Managing side effects of prostate cancer

Treatment for prostate cancer may damage nerves and muscles near the prostate, bladder and bowel. This may cause side effects including urinary incontinence, changes in bowel habits, erectile dysfunction and infertility. Lower testosterone levels as a result of ADT can also cause loss of interest in sex (libido).

Side effects will vary from person to person. Some men will not have any, while others may experience a few. Side effects may last for a few weeks or be permanent. Fortunately, there are many ways to reduce or manage side effects. Many go away in time and most men are able to continue to lead active lives after their treatment.

For most people, the cancer experience doesn’t end on the last day of treatment. Life after cancer treatment can present its own challenges. You may have mixed feelings when treatment ends, and worry if every ache and pain means the cancer is coming back. 

Some people say that they feel pressure to return to ‘normal life’, but they don’t want life to return to how it was before cancer. Take some time to adjust to the physical and emotional changes, and reestablish a new routine at your own pace. Cancer Council 13 11 20 can help you connect with other people who have had cancer, and provide you with your information about the emotional and practical aspects of living well after cancer.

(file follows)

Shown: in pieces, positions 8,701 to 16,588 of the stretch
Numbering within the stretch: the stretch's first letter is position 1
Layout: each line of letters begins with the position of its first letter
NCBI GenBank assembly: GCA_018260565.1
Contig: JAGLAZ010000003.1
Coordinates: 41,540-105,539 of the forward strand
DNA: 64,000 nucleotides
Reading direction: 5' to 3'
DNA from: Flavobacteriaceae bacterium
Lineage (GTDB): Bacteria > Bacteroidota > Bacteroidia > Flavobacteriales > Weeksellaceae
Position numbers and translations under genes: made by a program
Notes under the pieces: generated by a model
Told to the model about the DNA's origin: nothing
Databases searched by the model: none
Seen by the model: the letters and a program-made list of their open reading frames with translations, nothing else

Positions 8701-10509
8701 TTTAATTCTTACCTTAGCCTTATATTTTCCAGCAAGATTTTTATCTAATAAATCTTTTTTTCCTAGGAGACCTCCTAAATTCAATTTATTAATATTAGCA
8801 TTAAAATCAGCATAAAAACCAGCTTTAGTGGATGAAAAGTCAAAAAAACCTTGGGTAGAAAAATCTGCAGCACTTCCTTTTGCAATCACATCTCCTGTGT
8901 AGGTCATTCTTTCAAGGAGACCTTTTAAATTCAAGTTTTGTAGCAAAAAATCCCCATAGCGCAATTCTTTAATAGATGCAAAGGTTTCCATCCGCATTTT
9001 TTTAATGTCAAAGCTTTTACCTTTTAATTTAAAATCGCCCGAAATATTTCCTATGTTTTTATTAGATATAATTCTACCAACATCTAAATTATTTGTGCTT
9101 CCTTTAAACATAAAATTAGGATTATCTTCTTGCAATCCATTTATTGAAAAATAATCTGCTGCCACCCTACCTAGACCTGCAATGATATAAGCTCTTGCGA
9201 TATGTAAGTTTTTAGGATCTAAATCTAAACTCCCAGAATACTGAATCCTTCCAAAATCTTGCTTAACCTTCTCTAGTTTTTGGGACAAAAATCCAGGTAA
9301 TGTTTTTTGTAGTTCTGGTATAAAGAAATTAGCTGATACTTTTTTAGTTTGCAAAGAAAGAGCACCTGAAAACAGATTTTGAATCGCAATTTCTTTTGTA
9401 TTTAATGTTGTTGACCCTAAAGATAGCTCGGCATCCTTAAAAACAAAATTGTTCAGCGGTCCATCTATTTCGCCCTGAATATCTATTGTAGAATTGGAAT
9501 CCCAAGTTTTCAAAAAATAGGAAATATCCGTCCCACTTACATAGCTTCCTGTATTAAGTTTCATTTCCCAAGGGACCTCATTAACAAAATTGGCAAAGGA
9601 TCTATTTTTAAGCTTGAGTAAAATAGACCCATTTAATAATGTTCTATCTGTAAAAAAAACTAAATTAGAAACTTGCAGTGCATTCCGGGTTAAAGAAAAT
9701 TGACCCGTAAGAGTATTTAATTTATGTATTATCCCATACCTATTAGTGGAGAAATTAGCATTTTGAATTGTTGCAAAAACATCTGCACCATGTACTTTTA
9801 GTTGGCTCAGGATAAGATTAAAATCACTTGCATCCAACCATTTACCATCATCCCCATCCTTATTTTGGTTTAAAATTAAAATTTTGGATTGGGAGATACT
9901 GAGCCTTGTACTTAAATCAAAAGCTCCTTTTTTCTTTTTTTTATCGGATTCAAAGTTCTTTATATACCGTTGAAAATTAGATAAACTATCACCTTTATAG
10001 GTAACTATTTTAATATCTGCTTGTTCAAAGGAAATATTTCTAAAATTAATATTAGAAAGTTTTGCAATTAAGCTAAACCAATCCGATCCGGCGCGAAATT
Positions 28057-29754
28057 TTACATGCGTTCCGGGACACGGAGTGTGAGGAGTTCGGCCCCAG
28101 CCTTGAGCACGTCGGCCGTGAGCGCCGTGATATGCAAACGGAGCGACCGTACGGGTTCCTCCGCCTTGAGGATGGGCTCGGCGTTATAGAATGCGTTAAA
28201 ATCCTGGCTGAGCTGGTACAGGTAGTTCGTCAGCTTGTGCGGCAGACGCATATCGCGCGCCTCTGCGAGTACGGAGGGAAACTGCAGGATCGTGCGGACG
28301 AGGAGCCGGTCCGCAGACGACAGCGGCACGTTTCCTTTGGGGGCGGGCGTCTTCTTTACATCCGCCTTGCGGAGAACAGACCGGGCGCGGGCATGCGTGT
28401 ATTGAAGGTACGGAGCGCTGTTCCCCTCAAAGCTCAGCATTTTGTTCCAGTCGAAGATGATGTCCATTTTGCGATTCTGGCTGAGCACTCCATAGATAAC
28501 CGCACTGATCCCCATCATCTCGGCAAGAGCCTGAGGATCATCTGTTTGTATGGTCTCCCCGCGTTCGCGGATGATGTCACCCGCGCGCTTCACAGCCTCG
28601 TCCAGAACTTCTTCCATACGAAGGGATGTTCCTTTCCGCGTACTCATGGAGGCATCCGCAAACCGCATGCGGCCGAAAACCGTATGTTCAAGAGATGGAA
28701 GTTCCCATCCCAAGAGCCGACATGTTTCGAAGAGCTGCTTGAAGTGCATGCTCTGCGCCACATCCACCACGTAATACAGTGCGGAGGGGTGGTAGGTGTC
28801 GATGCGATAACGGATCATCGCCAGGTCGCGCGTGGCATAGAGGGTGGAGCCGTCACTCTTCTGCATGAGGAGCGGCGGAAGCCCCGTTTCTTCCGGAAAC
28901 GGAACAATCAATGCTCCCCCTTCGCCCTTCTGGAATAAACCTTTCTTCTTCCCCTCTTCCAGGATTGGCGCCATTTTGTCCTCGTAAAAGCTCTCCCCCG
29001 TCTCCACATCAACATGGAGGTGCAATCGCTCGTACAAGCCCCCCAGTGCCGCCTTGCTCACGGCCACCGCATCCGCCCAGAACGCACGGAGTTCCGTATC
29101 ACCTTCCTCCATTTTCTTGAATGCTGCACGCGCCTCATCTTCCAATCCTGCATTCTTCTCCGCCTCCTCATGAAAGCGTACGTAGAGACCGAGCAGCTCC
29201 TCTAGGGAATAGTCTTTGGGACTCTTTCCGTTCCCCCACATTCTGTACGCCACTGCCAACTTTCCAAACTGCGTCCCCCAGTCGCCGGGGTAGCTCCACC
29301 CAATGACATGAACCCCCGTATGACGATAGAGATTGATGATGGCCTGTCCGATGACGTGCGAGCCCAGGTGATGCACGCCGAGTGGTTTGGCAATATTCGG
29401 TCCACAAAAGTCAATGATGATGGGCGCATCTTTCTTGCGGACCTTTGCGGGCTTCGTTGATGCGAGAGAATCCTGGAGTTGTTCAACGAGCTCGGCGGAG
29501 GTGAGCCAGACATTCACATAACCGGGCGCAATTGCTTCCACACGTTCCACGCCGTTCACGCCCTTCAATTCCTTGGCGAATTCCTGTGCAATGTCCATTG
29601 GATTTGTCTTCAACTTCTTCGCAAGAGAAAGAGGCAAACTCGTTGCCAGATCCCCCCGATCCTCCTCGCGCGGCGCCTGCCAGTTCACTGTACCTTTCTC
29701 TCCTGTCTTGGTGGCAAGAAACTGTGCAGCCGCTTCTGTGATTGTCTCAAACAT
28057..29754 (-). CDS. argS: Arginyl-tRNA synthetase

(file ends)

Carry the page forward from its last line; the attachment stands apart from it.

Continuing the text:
Learn more about:

Common side effects

EBRT Brachytherapy ADT
Erection problems  •  •  •  •
Loss of libido  •  •  •  •
Dry orgasm  •  •  •  •
Urine leakage during sex  •      
Infertility  •  •  •  •
Urinary problems  • •   •  
Bowel problems    •    •
Fatigue  •  •    •
Skin irritation    •    
Hot flushes        •
Osteoporosis        •
Heart problems        •
Breast growth        •
Mood swings        •

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Dealing with feelings of sadness

If you have continued feelings of sadness, have trouble getting up in the morning or have lost motivation to do things that previously gave you pleasure, you may be experiencing depression. This is quite common among people who have had cancer.

Talk to your GP, as counselling or medication – even for a short time –  may help. Some people are able to get a Medicare rebate for sessions with a psychologist. Ask your doctor if you are eligible. Your local Cancer Council may also run a counselling program.

Prostate Cancer Foundation of Australia (PCFA) and beyondblue have information about coping with depression and anxiety. Contact PCFA on 1800 220 099 or, or visit or call 1300 224 636.

This information was last reviewed in March 2018
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